A friend is on a conservative email list. The friend, at my request, now forwards to me these emails, which average four or five a week. Some are cartoons or videos—often quite funny. Some are straight-out opinion pieces. Others, however, are filled with purported facts. I have gotten in the habit of checking the “facts.” It takes little time to do this. Usually a few key words entered into a search engine reveal something about the assertions. More often they reveal something about the particular piece that was sent around because what is distributed is never anything original by the group, but always a forwarded article composed, often years ago, by someone outside the circle, although the original author of the essay is seldom given.

I started this process because often it seemed clear that an asserted “fact” could not be true, or was, at least, unlikely. Some were so obviously fishy that it surprised me that anyone could take the “fact” seriously.

My restraint in keeping the checking to myself was finally broken when a forwarded message purported to reproduce telegrams between General Douglas MacArthur and President Harry Truman on the eve of the signing of Japan’s surrender at the end of WWII. The author of the piece was not given, but he authoritatively stated that the original telegrams were in Truman’s presidential library and not a word had been changed.

MacArthur, according to the account, sent a telegram to the President that contained what would now be considered racist terms describing the Japanese. Truman responded by telling the General that he could not use such terms with the press because the terms were not “politically correct.” MacArthur then expressed bewilderment at what “politically correct” meant, and Truman replied, according to this account, on September 1, 1945, writing, “Political Correctness is a doctrine, recently fostered by a delusional, illogical minority and promoted by a sick mainstream media, which holds forth the proposition that it is entirely possible to pick up a piece of shit by the clean end!

Do you wonder if Truman actually wrote that? You don’t have to be a genius to question it, but you do have to be a lot less than that to simply accept it. When did you first hear the term “politically correct”? When did you first hear the term “mainstream media”? I punched a few words from the supposed telegraphic exchange into Google, and I found that the inauthenticity of the telegrams had been exposed many times in the last few years. The words had not been written. The telegrams  were not in any Truman archives.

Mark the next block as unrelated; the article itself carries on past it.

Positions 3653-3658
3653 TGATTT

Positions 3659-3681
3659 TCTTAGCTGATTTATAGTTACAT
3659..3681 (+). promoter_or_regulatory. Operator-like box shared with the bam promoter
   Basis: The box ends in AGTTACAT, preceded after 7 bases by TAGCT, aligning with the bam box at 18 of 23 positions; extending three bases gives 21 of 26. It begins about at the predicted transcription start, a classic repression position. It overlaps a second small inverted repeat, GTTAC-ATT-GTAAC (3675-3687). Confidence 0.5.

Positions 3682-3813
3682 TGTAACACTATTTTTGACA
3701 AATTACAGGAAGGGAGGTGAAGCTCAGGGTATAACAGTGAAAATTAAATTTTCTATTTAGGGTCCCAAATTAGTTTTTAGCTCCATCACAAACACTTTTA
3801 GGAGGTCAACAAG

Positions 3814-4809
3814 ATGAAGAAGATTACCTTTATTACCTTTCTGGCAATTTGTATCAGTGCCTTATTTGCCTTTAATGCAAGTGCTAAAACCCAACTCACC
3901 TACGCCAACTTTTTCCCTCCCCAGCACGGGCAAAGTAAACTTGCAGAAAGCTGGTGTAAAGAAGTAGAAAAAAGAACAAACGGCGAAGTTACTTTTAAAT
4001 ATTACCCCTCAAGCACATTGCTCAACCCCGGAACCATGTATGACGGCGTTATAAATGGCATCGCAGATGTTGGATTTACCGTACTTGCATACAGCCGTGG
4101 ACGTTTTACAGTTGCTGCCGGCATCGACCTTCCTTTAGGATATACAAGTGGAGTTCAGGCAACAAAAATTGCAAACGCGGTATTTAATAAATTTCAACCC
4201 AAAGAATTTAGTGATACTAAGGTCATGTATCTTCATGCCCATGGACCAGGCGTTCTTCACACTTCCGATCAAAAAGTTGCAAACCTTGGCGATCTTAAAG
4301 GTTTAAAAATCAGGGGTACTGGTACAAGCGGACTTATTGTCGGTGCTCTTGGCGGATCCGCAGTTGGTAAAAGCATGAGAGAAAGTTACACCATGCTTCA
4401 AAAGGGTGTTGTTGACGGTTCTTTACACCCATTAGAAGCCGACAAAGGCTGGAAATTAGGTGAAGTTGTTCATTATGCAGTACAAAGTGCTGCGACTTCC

I wrote to my friend who had forwarded me the message: “This is lame. If it is meant to be satire, it fails for lack of humor. If it is supposed to delude people into thinking it is true, anyone with a modicum of historical sensibility or of critical sensibility would never give this unquestioning acceptance. It is sad if this needs debunking, but apparently it does, and it has been debunked many times. For example: http://www.snopes.com/politics/quotes/trumanpc.asp.”

I also, however, sent it to recipients of the email that “reproduced” the MacArthur-Truman exchange. I got no response from anyone on that extensive list. Instead, the next email to this group started with an admonition that the emails should not be forwarded to unsympathetic people, and the addresses of the recipients were now blocked. Surprise, surprise! These people did not want to know if what they passed around had been debunked. They were indifferent to the truth. Or in Franfortian terms, they were content to eat bullshit.

This group is not alone in that desire. Many in our society are happy to receive bullshit. Even though it is often easy now to do some checking for accuracy, they don’t do it. They are, too often, indifferent to the truth. If many are willing to consume bullshit, it is not surprising that others are willing to provide it.

Of course, we get bullshit on many different topics—often about personalities in popular culture, for example—and there is bullshit throughout the political spectrum, but I don’t think it is bullshit to believe that never before have we had a President who has provided so much, so regularly. And perhaps we have never before had so many people not just willing to accept it, but seemingly to desire it.

This should lead us to think about what this pervasive political bullshit culture will do to our country as the steaming bullshit mounds will reach increasingly unprecedented heights in the coming years. For example, Frankfort maintains that cultural conditions and epistemological beliefs can help spread bullshit. It proliferates where it is denied that “we can have reliable access to an objective reality, and which therefore reject the possibility of knowing how things really are.” But isn’t it also likely that the proliferation of bullshit and its acceptance will also lead to more people believing that there is no reliable access to an objective reality and no way of knowing how things truly are? And if that happens, haven’t we entered a bullshit spiral from which we might never escape?

And perhaps after discussing Frankfort’s On Bullshit, the time is nigh to discuss Aaron James’s book, Assholes: A Theory.

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